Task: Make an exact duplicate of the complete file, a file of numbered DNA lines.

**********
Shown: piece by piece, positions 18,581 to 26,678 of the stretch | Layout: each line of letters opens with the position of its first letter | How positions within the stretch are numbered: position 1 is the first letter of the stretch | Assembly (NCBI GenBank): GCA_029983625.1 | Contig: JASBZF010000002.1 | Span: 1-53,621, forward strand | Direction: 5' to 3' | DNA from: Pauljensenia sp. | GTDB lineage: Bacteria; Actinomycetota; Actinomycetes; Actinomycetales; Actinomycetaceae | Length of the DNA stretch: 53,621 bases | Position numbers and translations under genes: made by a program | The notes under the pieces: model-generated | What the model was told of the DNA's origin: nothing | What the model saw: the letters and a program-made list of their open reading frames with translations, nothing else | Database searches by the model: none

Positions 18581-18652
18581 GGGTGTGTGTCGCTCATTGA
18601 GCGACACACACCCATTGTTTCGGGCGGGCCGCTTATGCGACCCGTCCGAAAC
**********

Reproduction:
Shown: piece by piece, positions 18,581 to 26,678 of the stretch | Layout: each line of letters opens with the position of its first letter | How positions within the stretch are numbered: position 1 is the first letter of the stretch | Assembly (NCBI GenBank): GCA_029983625.1 | Contig: JASBZF010000002.1 | Span: 1-53,621, forward strand | Direction: 5' to 3' | DNA from: Pauljensenia sp. | GTDB lineage: Bacteria; Actinomycetota; Actinomycetes; Actinomycetales; Actinomycetaceae | Length of the DNA stretch: 53,621 bases | Position numbers and translations under genes: made by a program | The notes under the pieces: model-generated | What the model was told of the DNA's origin: nothing | What the model saw: the letters and a program-made list of their open reading frames with translations, nothing else | Database searches by the model: none

Positions 18581-18652
18581 GGGTGTGTGTCGCTCATTGA
18601 GCGACACACACCCATTGTTTCGGGCGGGCCGCTTATGCGACCCGTCCGAAAC